Miami Herald: First year ACC coaches Jim Larranaga and Mark Turgeon have a history. Back when Turgeon was the coach of Wichita State and Larranaga was the coach of George Mason, they faced off three times in two seasons. George Mason took the first two meetings, a BracketBuster matchup and again in the Sweet Sixteen (en route to the school’s Final Four appearance). But Turgeon’s Shockers had the last laugh, beating the Patriots the night they hung the Final Four banner the next season. Hopefully, this history will raise the stakes on this week’s game at Miami.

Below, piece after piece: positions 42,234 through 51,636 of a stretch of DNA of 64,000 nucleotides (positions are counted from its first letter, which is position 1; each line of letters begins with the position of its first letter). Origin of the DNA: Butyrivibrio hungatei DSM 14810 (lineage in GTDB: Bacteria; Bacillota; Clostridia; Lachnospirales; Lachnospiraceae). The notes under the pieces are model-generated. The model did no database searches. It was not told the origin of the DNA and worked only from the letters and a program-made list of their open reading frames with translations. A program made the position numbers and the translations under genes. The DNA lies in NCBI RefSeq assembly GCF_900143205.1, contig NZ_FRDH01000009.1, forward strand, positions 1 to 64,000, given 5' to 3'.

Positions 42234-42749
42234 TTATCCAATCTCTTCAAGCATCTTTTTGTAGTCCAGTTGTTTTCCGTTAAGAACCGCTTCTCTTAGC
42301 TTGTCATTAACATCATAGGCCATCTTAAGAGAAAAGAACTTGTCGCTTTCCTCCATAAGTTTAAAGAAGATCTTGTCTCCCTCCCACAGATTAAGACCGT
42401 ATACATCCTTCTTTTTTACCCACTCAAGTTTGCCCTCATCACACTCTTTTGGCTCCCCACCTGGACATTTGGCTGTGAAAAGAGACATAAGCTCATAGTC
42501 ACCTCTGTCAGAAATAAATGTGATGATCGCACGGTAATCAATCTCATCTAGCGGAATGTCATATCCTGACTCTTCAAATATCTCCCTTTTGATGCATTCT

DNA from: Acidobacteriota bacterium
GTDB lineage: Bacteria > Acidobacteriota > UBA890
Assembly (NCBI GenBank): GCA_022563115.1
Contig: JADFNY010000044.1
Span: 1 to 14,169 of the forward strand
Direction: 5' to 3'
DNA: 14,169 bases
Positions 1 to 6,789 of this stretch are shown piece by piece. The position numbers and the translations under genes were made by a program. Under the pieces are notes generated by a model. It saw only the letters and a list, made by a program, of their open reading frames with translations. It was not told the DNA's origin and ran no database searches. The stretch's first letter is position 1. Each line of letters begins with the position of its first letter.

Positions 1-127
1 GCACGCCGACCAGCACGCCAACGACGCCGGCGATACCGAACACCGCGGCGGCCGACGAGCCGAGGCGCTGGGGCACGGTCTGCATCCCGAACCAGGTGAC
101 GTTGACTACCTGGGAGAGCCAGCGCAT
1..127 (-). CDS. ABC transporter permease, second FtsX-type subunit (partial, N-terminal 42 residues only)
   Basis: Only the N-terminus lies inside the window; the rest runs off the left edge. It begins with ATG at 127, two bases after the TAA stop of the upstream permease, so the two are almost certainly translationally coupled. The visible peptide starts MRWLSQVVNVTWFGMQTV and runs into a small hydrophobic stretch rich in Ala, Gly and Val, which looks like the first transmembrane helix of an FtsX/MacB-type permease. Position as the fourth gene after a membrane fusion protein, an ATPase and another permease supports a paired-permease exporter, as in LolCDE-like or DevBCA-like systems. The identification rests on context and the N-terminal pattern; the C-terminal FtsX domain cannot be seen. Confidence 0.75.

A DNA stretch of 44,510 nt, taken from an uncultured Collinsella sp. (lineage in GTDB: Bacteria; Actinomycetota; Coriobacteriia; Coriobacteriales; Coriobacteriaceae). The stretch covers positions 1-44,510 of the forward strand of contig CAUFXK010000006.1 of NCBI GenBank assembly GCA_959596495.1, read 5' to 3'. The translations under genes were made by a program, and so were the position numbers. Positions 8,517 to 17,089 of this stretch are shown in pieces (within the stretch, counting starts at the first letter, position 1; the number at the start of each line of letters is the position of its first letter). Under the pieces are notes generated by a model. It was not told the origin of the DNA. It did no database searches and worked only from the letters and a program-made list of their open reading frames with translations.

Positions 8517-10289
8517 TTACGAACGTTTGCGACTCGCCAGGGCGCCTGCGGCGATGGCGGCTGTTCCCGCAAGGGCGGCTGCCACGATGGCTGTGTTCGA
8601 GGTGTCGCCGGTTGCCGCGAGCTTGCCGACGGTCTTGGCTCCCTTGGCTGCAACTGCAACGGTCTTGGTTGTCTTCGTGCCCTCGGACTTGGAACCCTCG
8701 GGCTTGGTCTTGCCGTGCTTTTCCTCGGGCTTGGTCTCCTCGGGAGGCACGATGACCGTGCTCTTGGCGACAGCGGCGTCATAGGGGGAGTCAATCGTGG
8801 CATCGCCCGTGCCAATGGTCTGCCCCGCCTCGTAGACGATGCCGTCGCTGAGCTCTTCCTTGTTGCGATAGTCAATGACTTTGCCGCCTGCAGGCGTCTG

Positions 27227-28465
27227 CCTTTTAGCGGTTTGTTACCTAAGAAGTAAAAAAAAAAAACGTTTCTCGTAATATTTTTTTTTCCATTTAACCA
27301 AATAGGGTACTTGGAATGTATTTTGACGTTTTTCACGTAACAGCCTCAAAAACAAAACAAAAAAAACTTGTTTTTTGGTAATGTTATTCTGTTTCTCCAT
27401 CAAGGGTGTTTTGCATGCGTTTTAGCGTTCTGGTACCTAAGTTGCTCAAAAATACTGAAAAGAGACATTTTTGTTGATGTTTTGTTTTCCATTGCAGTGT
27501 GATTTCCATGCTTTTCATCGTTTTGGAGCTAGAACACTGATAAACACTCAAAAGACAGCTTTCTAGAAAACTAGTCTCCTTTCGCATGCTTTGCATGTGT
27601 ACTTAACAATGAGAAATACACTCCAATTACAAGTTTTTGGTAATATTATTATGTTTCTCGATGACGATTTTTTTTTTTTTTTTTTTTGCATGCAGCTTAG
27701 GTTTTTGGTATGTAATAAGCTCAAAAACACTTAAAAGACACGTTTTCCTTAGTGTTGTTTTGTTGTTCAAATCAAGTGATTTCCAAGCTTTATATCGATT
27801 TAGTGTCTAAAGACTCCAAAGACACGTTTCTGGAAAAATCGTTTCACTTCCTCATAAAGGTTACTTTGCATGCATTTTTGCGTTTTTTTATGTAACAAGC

Hampton Roads Daily Press: It’s becoming a bit of a broken record with this Virginia team. Every game is low-scoring, and every game is close. Critics point to Virginia Tech’s upset over the Cavaliers as proof that the team’s system creates “too close for comfort” games night in and night out. Yet again on Tuesday, Virginia eked out a win over a lesser ACC opponent, Clemson, on the back of a great shooting night. Mike Scott and Joe Harris won the Cavaliers the game, going 15-20 from the field for 39 points. The game was a perfect advertisement for Scott’s incredible season, as he finished with 10 rebounds in addition to the nearly 20 points. That said, despite the strong veteran performances, Clemson had a chance to tie the game with under a minute to play, down three with the ball. Even though Virginia survived, that’s the danger of low-possession basketball. Late-game runs can totally erase a very strong performance.